Northeastern states struggling to rebuild hundreds of roads and dozens of bridges in the wake of Hurricane Irene are facing another natural threat The winter season. Hit the jump to read the rest of the story.
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The end of construction season is fast approaching in New England and upstate New York. By November it will be too cold to lay asphalt, and by December snow and ice will cover the mountains, leaving towns dangerously isolated and possibly dissuading tourists during the region’s ski season. Vermont officials said Monday they are renting quickly built, military-style temporary bridges as a stopgap measure.
“We’re going to be into winter before we know it,” Vermont Gov. Peter Shumlin told reporters last week. “We’ve got a lot of highways to rebuild, bridges to rebuild, before snow starts to fly in Vermont.”
Raging floods gouged and closed more than 300 local roads and state routes in Vermont and damaged at least 22 bridges in the state, marooning people for days in at least 13 towns. Irene ripped another 150 roads in neighboring New York state. Some of the washed-out roads have gaping gullies 30 feet deep.
Road building experts say that if the work isn’t done by mid-November, winter’s cold, ice and snows will prevent any substantial progress until after the spring thaws.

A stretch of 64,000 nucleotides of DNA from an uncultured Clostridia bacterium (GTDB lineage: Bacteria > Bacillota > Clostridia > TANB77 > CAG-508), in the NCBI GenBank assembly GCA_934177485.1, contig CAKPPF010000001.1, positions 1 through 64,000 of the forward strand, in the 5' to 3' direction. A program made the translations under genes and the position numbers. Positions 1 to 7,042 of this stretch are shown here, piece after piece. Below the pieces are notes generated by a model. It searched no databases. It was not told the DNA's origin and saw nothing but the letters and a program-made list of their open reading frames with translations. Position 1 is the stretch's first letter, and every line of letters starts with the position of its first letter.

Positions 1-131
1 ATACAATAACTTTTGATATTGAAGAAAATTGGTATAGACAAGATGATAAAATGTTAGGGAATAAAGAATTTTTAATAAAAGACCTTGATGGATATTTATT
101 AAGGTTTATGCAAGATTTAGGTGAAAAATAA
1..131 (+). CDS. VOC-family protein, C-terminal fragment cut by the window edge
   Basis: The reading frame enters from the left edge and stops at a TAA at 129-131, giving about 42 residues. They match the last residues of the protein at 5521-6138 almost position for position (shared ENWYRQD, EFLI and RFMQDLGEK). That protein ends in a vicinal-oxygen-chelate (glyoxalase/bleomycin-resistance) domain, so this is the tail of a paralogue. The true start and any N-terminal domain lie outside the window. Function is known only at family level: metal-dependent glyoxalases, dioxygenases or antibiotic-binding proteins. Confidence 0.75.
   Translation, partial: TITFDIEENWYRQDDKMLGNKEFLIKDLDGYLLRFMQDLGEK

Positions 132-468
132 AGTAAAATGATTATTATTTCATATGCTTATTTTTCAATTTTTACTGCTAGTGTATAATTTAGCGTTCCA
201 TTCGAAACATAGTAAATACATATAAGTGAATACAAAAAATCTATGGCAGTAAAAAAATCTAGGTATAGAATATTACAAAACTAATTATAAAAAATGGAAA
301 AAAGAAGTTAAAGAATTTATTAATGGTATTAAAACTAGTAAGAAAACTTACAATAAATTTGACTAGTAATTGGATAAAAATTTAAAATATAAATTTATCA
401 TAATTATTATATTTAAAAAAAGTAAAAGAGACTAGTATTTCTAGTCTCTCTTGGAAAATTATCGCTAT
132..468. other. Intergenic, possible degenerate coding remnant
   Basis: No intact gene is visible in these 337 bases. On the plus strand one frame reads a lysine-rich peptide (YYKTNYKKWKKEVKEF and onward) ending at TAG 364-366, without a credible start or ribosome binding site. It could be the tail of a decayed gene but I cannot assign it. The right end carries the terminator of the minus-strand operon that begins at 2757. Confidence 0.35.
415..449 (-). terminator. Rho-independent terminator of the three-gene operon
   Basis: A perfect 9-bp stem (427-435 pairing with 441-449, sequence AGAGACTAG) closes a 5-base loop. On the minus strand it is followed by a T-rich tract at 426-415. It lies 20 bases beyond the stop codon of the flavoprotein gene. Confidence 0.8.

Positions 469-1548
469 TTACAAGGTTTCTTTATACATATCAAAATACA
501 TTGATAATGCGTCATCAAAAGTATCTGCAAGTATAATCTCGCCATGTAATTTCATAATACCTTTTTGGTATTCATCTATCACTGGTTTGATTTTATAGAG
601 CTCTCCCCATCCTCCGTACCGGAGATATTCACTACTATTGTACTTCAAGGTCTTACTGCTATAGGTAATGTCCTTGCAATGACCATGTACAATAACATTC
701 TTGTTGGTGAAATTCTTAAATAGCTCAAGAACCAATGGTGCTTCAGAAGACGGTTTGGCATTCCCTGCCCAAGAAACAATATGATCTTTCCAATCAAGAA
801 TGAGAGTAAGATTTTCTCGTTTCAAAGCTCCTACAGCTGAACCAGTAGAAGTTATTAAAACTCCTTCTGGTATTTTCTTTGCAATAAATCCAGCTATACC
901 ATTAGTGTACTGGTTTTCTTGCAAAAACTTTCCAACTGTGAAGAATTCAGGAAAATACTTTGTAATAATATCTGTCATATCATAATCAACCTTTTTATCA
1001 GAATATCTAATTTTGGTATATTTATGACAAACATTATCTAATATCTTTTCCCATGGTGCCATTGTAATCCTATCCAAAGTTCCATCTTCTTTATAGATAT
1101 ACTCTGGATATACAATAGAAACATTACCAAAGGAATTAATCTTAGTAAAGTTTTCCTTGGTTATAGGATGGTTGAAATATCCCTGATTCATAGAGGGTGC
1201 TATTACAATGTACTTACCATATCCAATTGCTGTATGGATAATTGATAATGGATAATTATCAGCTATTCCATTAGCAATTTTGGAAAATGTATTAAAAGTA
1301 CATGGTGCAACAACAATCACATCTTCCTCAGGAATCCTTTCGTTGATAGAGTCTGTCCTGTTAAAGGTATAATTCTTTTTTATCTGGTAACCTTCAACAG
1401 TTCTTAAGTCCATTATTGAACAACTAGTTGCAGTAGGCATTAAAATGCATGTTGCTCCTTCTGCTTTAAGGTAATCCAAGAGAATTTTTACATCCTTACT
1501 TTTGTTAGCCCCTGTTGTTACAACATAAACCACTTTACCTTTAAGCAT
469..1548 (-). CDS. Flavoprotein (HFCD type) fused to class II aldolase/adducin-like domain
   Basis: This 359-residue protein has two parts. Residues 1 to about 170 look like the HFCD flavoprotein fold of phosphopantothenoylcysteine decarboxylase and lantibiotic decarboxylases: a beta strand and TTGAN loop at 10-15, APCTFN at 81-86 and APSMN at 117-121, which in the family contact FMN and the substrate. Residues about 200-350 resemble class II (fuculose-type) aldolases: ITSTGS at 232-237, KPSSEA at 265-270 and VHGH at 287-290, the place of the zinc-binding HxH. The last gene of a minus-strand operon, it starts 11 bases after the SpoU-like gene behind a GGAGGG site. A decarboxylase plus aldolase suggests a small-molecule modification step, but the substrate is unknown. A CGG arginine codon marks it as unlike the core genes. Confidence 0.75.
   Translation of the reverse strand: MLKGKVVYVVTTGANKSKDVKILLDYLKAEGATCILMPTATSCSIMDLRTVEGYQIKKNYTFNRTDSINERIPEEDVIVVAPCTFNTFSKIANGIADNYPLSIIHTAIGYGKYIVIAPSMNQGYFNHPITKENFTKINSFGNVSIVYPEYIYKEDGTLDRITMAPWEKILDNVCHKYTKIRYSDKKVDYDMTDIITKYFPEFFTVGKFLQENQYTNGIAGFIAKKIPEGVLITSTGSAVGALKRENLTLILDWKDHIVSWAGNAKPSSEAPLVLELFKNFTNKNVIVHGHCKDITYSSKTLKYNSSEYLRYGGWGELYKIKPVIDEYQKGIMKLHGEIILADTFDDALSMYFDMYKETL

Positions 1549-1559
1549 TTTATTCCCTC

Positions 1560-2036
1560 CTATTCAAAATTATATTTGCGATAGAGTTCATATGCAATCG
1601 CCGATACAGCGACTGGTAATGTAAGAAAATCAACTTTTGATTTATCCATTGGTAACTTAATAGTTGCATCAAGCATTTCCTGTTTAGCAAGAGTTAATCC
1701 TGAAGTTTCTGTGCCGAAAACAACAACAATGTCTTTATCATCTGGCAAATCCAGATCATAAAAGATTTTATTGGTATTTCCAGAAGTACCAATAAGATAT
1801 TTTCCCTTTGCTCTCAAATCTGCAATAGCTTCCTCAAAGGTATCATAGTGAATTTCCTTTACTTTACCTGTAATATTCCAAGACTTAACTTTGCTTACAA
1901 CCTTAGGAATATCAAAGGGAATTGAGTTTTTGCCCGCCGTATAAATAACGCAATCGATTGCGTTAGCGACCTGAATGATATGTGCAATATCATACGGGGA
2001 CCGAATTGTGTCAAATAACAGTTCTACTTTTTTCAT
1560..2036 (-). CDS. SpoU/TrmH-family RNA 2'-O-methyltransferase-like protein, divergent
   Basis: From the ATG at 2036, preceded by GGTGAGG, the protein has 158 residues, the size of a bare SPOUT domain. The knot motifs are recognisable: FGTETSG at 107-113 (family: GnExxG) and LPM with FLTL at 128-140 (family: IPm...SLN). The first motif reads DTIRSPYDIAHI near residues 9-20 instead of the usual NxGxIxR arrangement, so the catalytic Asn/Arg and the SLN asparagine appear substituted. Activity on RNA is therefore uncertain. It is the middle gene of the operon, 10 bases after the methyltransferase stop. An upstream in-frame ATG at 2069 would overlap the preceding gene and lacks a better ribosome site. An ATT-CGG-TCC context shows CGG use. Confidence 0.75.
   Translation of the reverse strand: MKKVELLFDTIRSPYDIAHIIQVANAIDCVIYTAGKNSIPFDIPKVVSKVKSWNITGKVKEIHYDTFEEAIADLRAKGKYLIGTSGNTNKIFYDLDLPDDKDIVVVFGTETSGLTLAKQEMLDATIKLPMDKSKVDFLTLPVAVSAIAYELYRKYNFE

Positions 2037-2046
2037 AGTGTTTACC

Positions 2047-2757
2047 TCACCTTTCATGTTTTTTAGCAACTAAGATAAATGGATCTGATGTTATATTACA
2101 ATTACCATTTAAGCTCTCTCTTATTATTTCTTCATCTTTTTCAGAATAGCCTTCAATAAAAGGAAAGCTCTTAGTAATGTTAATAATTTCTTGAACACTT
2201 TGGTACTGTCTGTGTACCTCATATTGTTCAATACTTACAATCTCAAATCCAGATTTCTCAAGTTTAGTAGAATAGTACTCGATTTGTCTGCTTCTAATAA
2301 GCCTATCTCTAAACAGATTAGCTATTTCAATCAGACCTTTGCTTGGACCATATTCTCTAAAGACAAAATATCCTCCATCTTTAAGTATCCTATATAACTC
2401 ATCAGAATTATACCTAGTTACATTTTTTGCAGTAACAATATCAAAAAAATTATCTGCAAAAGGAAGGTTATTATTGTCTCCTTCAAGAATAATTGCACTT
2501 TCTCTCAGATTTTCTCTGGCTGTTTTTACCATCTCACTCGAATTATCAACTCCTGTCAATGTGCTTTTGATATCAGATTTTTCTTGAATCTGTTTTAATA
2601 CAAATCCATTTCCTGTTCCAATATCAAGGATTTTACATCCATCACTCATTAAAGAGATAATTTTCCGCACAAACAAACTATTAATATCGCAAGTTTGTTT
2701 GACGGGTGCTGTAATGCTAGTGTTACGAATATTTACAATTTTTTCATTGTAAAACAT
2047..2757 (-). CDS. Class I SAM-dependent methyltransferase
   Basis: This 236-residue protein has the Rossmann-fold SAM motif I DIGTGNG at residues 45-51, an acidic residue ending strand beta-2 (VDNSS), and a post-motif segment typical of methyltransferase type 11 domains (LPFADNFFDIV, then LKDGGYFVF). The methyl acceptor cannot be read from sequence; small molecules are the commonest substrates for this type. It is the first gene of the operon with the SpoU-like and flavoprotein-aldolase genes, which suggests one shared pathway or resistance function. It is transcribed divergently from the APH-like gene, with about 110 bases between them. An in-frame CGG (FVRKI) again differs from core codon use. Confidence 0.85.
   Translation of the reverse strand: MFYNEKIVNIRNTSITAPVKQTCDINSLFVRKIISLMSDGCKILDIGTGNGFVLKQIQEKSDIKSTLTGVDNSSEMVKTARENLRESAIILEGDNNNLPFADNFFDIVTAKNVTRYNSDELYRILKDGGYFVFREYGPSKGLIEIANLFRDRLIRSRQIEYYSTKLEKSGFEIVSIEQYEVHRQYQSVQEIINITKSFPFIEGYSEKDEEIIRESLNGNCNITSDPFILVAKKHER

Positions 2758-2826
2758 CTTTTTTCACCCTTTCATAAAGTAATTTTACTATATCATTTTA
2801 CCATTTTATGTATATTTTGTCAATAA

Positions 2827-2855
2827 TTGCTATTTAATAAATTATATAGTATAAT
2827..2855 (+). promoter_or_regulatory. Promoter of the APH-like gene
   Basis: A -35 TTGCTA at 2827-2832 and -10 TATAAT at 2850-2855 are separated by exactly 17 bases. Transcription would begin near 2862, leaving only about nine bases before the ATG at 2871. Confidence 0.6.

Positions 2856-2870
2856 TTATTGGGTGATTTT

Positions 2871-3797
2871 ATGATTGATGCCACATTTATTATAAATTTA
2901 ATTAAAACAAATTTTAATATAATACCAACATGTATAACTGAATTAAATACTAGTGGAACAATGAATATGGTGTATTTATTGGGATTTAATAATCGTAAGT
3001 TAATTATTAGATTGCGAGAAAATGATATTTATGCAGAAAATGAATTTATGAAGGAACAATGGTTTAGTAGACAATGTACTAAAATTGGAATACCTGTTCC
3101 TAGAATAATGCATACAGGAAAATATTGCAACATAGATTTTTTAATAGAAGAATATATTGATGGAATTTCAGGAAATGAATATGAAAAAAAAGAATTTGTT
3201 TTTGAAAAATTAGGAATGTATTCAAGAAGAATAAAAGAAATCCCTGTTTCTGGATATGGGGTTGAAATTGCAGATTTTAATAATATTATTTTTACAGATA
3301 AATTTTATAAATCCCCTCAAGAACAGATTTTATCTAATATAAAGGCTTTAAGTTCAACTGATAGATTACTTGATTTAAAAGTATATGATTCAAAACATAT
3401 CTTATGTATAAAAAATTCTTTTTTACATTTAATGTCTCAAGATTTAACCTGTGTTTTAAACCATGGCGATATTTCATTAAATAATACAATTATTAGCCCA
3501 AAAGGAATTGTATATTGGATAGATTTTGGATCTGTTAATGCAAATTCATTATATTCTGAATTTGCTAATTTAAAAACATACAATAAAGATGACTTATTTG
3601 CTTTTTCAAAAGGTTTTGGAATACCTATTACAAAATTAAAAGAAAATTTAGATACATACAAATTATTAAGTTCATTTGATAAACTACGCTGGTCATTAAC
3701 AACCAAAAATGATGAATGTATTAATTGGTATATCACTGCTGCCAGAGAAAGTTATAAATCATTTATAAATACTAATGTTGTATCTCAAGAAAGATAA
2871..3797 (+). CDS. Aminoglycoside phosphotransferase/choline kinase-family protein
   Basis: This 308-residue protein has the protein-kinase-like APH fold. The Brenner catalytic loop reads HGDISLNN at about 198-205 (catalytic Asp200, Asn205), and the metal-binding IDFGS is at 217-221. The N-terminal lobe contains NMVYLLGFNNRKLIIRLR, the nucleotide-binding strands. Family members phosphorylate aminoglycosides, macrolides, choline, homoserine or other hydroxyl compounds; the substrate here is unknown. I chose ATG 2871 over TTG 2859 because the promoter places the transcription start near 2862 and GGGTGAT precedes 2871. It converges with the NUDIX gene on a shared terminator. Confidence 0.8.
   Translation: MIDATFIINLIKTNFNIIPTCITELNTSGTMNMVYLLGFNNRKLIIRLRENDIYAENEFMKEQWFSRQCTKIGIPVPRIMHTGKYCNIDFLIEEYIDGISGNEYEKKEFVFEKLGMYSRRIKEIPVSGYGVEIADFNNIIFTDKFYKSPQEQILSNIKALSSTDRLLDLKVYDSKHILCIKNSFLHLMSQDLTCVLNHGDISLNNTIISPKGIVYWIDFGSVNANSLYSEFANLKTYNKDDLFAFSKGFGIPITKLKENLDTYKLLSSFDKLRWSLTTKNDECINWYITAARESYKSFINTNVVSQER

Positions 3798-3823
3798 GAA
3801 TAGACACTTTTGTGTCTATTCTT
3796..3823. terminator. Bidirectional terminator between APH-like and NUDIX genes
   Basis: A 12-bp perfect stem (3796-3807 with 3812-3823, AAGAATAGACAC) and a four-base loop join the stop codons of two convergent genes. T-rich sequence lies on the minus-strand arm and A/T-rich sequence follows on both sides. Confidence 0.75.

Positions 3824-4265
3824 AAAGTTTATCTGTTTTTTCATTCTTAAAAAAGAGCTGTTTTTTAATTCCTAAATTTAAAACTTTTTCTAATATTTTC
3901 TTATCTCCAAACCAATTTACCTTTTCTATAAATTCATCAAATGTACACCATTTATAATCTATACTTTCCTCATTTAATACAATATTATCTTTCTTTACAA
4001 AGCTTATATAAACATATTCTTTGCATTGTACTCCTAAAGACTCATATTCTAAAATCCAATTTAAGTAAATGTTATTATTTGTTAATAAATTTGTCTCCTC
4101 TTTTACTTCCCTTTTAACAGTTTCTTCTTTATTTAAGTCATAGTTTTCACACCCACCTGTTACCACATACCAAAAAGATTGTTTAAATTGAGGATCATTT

The consequences could be serious: residents forced to make 30-mile detours — on mountain roads, some of them unpaved— to the nearest grocery store or doctor, businesses struggling for customers and a possible hit to the state’s all-important winter tourism.
“The window is short,” said Cathy Voyer, president of the Vermont chapter of the Associated General Contractors of America. “You can’t pour concrete, you can’t pour asphalt. Stabilizing cranes in the winter would be very difficult.”
Other states wrestling with post-Irene road repairs include New Hampshire, New Jersey, North Carolina and Virginia.
Brad Sant, vice president of safety for the American Road and Transportation Builders Association, predicted the affected Northern states will have to settle for “Band-Aid” repairs until the spring. Though the level of Irene’s road destruction is not unprecedented for a hurricane, “What makes this more challenging is the location of the destruction, being in the Northeast with those early, cold-weather conditions that are likely to come,” Sant said.
To help Vermont get an early start, U.S. Transportation Secretary Ray LaHood says he will authorize $5 million in “quick-release” rebuilding funds. Damage to the state’s federally funded highways alone is expected to top $125 million, LaHood said.
The state owns 360 feet of temporary bridge sections and plans to install them on key spans before winter, Michael Hedges, structures program manager at the Vermont Agency of Transportation, told the Associated Press.
It is also negotiating leases and rent-to-own contracts with three companies to bring in military-style “Bailey bridges,” Hedges said. The bridges, made up of 10-foot sections of metal decking, may have to serve for 4 or 5 years until the state can finish permanent repairs, he said.